Document type: 
Thesis
Supervisor(s): 
Sophie McCall
Department: 
Arts & Social Sciences: Department of English
Thesis type: 
(Thesis) Ph.D.

Prairie and paratext: Contesting voices in early twentieth-century Canadian literary production

Author: 
Date created: 
2019-10-30
Abstract:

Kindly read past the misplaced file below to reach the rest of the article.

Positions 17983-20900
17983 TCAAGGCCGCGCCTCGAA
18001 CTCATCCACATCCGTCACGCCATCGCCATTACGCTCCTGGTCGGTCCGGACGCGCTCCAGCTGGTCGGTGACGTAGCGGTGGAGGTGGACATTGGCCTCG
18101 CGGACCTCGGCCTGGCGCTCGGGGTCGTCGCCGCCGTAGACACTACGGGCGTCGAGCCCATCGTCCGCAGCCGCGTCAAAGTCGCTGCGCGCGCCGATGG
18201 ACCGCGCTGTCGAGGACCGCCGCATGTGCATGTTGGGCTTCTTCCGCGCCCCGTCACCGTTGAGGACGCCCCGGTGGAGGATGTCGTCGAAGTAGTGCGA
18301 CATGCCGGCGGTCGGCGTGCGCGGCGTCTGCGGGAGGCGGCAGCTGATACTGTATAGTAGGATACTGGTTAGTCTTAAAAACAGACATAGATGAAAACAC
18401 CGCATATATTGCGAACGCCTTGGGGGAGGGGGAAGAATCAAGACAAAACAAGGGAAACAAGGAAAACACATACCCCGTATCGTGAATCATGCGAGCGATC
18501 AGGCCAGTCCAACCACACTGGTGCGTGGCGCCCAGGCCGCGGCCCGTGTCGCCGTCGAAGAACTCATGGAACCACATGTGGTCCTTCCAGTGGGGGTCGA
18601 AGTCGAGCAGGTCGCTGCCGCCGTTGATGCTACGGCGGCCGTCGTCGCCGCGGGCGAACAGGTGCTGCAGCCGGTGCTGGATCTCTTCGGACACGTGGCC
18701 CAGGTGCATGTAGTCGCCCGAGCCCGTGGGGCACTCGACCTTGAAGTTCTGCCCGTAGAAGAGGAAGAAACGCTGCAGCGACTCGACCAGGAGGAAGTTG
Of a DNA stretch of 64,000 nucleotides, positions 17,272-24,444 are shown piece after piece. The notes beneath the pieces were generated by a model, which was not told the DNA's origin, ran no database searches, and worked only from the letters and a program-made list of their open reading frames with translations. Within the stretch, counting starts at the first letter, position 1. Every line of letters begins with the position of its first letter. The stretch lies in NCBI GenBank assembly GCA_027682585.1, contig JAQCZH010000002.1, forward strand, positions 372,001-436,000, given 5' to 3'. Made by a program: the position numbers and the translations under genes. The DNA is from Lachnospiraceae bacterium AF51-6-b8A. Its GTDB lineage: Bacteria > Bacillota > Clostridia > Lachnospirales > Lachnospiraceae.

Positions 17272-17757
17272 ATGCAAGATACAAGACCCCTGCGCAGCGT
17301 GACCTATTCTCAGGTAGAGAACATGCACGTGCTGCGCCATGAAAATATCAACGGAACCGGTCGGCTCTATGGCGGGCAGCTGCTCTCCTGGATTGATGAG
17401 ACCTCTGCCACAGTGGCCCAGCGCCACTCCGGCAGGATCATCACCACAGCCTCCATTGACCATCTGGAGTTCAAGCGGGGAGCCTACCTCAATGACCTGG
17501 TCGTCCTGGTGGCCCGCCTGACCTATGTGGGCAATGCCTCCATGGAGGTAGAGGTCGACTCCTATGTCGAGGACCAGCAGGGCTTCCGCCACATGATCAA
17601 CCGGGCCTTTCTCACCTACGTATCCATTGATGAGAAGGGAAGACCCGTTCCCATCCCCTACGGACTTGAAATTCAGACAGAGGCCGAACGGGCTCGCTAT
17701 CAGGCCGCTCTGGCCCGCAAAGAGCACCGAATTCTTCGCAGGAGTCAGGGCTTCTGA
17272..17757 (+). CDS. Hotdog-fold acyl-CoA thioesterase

In “Black w/Holes” M. Nourbese Philip comments upon the psychic border that “prohibits or limits” the entry of racialized bodies into what she refers to as “wilderness spaces.” By focusing on literary constructions of the Canadian prairie, this project identifies early twentieth-century Canadian literary production as a site of contestation, where such psychological barriers were either upheld or challenged by writers, critics, and publishers. While twentieth-century critics consecrated the work of white prairie writers (Frederick Philip Grove, Martha Ostenso, Laura Salverson, and Robert Stead) this project seeks to re-centre the textual work of two mixed-race writers who resided in Calgary in the 1920s: Winnifred Eaton (Chinese and English) and Buffalo Child Long Lance (Lumbee and Cherokee). Remembered by subsequent critics as “racial imposters,” Eaton and Long Lance adopted alternate literary personae (as the Japanese writer Onoto Watanna and as a Kainai chief, respectively) as a way of interrogating legal and social categories of racial and Indigenous difference. This project shows how their prairie-centric writings reveal and reflect their conflicted subjectivities, thus calling into question colonial epistemologies. In addition, by examining the paratextual apparatuses surrounding Eaton and Long Lance’s textual interventions (book design, prefatory materials, critical reviews), this project amplifies this moment’s tenor of tension and dissent, when conflicted voices existed in tense relation with the colonizing aims of white settler publishers, editors, and critics. By reading Eaton and Long Lance in confluence with each other and in conjunction with two other under-examined writers of the early twentieth-century period (Anahareo, Christine van der Mark), this project raises the following questions: what literary linkages have been neglected by critics and what do these linkages reveal? How do Eaton and Long Lance’s works illuminate new ways of conceiving human movements and interactions, beyond the limiting language of nationhood?